Residents take role in housing grant plan Clay Street community warily joins proposal to raze homes, rebuild

May 29, 1998|By Dan Thanh Dang | Dan Thanh Dang,SUN STAFF

Clay Street community residents grudgingly supported last night the Annapolis Housing Authority's controversial proposal to apply for a multimillion-dollar federal grant to demolish and rebuild two of the city's poorest housing complexes.

Under the HOPE VI project, Obery Court and College Creek Terrace would be razed and the city would buy land along Clay Street on which to build about 200 townhouses for renters and home owners.

Despite misgivings, residents at Obery Court Recreational Center began drafting a plan yesterday for a new community that could include a waterfront park along College Creek, a playground, an educational center and job-training sites.

It was a big step forward from Wednesday night's meeting at the center when more than 100 angry residents accused the Housing Authority of trying to evict them.

"At least they are willing to talk now," said Patricia H. Croslan, executive director of the Annapolis Housing Authority. "They are willing to put ideas on the table today and are considering it, at least."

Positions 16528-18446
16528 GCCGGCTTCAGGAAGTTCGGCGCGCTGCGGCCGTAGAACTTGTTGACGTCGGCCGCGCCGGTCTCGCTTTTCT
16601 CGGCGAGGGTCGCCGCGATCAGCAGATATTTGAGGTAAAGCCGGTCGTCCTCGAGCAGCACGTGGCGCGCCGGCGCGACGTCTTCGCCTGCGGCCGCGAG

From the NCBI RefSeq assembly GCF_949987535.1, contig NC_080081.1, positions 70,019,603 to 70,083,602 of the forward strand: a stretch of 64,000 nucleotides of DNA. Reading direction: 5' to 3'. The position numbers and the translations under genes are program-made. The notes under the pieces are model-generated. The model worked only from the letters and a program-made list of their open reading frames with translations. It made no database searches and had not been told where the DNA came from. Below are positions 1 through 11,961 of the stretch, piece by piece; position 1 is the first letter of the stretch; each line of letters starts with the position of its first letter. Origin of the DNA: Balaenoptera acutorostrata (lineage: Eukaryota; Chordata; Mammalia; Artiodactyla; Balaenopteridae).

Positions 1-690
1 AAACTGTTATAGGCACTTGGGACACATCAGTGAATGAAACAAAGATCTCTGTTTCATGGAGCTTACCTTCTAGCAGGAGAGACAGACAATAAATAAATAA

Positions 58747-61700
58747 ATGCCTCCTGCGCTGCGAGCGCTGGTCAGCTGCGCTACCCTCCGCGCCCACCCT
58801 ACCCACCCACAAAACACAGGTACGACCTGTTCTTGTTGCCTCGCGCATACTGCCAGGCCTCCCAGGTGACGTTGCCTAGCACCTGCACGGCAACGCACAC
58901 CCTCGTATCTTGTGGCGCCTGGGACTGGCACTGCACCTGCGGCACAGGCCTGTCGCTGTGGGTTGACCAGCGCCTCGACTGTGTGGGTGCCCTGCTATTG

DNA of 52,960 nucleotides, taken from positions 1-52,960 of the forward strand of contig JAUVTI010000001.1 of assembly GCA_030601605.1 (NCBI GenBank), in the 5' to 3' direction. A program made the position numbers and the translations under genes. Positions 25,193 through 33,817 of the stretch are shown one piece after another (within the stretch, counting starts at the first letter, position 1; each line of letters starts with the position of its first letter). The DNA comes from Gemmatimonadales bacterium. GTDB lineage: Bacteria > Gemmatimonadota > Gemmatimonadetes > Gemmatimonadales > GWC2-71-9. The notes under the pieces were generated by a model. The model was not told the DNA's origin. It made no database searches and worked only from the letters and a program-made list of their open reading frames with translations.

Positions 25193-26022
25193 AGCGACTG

Architects and project developers will draw up plans to discuss at the next meeting, which has not been scheduled.

Yesterday, a question-and-answer session lasted for almost two hours as developers and housing officials tried to alleviate concerns.

Project officials explained that HOPE VI would help bring self-sufficiency to residents by giving them educational and business training, and lead to new businesses, with possibly some owned and operated by residents.

Of the new residences planned under HOPE VI, more than 90 would be available for ownership and 106 for public housing and private rental, reducing the 163 public housing units now in Obery Court and College Creek Terrace.

That last issue causes much of the tension and mistrust.

Some residents believe HOPE VI is a new version of urban renewal, which promised newer and better housing for urban communities in the 1970s but led to the destruction of many mostly black communities by relocating families and businesses.

"They say they're going to do all this, but how can we believe them?" asked Robert H. Eades, an Obery Court resident. "They say if we don't want to do this, we don't have to. But why are we drawing up plans? They're trying to push us around and trick us into believing it's what we want."

Earlier, Croslan said that "HOPE VI is the only way I, and the Housing Authority, can think of to [improve] housing for the people who live here."

She also said the agency cannot apply for the HOPE VI grant without community support, according to Department of Housing and Urban Development guidelines.

Pub Date: 5/29/98

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